To test our functions, open a window in REALbasic. Drag three PushButtons onto the window as well as an Editfield. Then, add the following code:

Window1.PushButton1.Action:
Sub Action()
	//ConvertToOrdinal(i as integer) as string
	msgBox editfield1.text+ConvertToOrdinal(val(editfield1.text))
End Sub

Window1.PushButton2.Action:
Sub Action()
	//IntegerToRoman(i as integer) as string
	msgBox IntegerToRoman(val(editfield1.text))
End Sub

Window1.PushButton3.Action:
Sub Action()
	//IntegerToRoman(i as integer) as string
	msgBox str(RomanToInteger(editfield1.text))
End Sub

To test the control, drag it from the toolbar onto a window. Double-click the new control and add the following code:

Window1.MySwitch1.MouseUp:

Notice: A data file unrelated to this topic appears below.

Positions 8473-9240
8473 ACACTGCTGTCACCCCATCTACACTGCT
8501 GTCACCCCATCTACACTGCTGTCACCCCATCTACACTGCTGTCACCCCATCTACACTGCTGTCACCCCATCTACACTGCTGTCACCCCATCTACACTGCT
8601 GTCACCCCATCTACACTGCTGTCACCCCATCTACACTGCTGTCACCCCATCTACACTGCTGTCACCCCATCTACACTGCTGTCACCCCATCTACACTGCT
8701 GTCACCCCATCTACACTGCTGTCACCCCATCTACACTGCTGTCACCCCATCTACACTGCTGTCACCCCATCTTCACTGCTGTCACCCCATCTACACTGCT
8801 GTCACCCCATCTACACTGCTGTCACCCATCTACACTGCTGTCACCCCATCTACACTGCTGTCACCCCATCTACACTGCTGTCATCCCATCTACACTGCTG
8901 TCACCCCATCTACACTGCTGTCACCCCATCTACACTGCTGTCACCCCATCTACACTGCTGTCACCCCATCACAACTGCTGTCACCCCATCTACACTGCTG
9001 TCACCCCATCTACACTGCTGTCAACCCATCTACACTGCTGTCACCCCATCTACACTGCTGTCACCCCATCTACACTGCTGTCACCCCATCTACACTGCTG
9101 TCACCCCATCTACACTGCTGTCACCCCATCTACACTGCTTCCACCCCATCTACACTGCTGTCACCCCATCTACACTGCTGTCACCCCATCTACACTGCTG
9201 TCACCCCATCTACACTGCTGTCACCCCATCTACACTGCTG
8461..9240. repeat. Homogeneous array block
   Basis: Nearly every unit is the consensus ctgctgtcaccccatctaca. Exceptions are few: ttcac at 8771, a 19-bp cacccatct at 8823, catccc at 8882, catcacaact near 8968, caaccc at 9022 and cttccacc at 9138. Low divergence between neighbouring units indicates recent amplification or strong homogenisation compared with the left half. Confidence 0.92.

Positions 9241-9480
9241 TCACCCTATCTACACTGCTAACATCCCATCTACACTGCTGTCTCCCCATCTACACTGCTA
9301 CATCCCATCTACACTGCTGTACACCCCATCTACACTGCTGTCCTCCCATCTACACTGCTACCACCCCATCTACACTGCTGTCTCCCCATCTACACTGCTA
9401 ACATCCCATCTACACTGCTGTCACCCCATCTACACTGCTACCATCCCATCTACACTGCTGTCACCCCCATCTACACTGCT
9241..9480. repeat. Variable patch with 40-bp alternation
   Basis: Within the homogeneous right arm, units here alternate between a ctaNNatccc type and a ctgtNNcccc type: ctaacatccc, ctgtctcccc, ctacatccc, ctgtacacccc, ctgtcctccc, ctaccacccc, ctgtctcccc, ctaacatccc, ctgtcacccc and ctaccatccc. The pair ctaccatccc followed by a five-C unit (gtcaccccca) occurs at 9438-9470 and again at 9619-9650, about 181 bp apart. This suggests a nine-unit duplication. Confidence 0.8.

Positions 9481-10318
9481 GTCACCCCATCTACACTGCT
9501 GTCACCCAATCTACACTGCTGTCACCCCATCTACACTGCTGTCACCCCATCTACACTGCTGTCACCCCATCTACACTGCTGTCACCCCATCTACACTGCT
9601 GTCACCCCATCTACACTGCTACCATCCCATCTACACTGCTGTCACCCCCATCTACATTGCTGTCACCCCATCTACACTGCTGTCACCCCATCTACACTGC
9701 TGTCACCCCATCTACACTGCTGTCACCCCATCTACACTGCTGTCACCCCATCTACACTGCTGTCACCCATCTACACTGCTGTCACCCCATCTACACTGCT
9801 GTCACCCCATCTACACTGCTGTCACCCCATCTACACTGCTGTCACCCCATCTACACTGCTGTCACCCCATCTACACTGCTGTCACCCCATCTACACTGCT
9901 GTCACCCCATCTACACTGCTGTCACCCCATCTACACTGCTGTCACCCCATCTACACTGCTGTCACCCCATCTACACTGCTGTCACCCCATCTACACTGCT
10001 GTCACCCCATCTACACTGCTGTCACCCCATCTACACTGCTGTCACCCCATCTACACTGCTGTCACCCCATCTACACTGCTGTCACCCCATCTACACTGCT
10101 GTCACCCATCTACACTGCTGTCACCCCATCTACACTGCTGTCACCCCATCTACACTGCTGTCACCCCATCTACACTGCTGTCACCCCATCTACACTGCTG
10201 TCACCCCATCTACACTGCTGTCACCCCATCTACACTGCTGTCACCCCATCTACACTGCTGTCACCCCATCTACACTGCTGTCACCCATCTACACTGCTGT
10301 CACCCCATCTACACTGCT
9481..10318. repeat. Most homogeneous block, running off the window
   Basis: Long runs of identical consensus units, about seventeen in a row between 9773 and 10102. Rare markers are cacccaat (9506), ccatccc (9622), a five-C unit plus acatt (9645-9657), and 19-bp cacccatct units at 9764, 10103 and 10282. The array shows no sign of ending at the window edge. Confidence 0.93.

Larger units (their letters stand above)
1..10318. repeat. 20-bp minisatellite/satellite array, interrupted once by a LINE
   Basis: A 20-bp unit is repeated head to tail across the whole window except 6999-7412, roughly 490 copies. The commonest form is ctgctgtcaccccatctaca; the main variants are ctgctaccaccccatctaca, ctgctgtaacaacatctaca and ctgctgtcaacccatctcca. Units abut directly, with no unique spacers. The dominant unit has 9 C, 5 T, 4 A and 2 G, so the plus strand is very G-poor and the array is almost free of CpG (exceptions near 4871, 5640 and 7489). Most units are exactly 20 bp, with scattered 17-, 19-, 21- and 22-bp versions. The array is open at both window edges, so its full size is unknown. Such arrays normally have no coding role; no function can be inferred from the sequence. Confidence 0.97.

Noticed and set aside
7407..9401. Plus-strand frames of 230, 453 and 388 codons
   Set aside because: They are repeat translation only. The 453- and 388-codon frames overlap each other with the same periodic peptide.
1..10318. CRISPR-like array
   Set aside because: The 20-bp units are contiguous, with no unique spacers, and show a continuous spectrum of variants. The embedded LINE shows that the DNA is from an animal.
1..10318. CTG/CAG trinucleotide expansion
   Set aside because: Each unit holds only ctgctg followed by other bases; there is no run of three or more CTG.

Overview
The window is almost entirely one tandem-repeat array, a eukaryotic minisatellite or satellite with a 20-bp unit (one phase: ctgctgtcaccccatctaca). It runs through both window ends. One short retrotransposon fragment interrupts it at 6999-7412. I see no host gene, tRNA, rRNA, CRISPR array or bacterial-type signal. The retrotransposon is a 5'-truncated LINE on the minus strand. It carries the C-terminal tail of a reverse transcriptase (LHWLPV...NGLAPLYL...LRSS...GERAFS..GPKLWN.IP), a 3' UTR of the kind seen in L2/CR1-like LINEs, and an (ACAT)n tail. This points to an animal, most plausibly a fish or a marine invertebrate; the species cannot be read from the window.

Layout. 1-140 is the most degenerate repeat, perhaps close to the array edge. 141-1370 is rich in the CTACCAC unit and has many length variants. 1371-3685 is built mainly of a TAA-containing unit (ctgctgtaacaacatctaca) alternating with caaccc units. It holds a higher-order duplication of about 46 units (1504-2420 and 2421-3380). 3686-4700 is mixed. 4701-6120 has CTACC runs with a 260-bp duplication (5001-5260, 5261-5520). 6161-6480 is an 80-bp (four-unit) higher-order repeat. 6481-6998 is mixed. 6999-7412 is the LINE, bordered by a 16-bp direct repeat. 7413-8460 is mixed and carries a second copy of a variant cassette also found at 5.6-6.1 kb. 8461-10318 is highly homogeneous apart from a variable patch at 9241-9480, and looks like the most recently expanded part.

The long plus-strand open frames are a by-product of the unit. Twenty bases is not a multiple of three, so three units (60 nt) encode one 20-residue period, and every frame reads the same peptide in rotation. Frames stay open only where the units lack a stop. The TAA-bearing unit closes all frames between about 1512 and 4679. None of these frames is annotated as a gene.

Sub MouseUp(globalX as Integer, globalY as Integer()
	me.value=not(me.value)
End Sub

Select Run from the Debug menu and marvel at your work.

Conclusion

The plugin we discussed extended REALbasic giving it three additional methods. We also compiled a custom control switch for use in REALbasic. Although both of these tasks might have just as easily been done in REALbasic itself, it at least gives you an idea of how to go about making your own plugins and controls for REALbasic. It would not take much more effort to build a custom slider control or add sophisticated mathematical routines to your plugin. Further details about the capabilites of REALbasic plugins are included in the SDK. You can also find a lot of assistance on the REALbasic users listservs which you can register for following the links at REALsofware's web site. Many REALbasic users are willing to offer suggestions and help with your plugin questions. In fact, a listserv is entirely devoted to plugin development in REALbasic.